Report Released: Mapping Impervious Surfaces in the Lake Champlain Basin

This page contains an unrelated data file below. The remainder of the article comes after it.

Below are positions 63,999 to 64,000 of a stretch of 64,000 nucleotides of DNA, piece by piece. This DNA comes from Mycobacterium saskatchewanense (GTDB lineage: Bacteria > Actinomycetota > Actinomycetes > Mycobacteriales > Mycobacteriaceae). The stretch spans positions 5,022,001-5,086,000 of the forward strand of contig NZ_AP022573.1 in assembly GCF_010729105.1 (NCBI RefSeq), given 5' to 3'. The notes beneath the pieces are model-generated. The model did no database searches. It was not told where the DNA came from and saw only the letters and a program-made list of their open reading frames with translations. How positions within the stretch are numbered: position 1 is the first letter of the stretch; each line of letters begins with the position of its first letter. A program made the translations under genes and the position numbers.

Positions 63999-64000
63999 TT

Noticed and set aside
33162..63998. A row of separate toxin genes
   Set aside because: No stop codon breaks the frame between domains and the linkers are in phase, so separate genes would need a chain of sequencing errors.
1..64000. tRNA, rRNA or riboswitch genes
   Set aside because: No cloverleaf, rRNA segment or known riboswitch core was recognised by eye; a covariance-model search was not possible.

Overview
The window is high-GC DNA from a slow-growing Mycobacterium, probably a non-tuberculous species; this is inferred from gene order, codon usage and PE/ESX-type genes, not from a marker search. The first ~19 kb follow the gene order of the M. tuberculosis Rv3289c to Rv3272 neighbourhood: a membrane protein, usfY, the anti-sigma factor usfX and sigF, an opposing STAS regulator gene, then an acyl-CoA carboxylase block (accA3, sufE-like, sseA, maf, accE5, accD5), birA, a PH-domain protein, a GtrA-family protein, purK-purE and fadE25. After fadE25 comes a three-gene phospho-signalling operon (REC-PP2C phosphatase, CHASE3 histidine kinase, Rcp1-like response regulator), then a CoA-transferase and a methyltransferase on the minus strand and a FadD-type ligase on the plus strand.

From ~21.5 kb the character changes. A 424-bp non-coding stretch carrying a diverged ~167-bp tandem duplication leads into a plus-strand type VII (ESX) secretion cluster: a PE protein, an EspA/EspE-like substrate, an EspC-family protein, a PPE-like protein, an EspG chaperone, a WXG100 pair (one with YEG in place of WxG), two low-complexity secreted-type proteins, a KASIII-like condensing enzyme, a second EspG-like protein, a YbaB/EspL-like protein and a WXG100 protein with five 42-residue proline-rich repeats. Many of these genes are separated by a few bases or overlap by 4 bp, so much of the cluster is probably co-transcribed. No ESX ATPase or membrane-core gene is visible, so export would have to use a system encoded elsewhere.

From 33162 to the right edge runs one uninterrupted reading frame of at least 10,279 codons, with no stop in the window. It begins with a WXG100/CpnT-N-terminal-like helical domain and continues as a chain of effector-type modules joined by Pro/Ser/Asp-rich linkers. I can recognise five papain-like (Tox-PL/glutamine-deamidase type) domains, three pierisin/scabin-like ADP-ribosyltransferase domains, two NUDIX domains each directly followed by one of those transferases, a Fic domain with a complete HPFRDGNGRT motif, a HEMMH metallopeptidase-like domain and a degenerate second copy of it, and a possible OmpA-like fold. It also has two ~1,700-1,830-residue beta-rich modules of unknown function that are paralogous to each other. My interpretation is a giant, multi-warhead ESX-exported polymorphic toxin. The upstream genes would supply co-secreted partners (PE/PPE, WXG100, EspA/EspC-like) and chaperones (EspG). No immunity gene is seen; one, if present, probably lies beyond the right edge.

The nature, extent, and distribution of impervious surfaces are important landscape factors affecting water quality and stormwater runoff volume. Accordingly, municipalities, planning agencies, state governments, and other entities are increasingly interested in monitoring these variables, their change over time, and their effect on natural resources. They are also interested in these variables at multiple scales, from regional landscapes to individual neighborhoods and ownership parcels. Effective monitoring thus requires periodic development of high resolution maps that are accurate at divergent scales, but until recently only moderate or coarse scale source datasets were available to map impervious surfaces across large geographic extents. Now, however, high resolution source datasets are commonly available and affordable, and improved mapping techniques permit analysis of multiple data sources simultaneously. This report describes high resolution mapping of impervious surfaces in the Lake Champlain Basin, covering portions of Vermont and New York (suitable imagery for Quebec could not be obtained). Using 1 meter aerial imagery and various thematic vector GIS datasets, two impervious classes were mapped: 1) Roads\Railroads; and 2) Other Impervious Surfaces. The latter category included parking lots, driveways, sidewalks, buildings, and quarries. As originally proposed, parking lots were to be assigned to its own class, but preliminary testing indicated that these features could not be reliably distinguished from driveways and buildings in the available source imagery. Natural impervious surfaces such as rock outcroppings and mountain summits were not mapped because they are permanent landscape features whose contribution to stormwater runoff is generally impractical to mitigate. The final map was considered current as of summer 2011 ground conditions.
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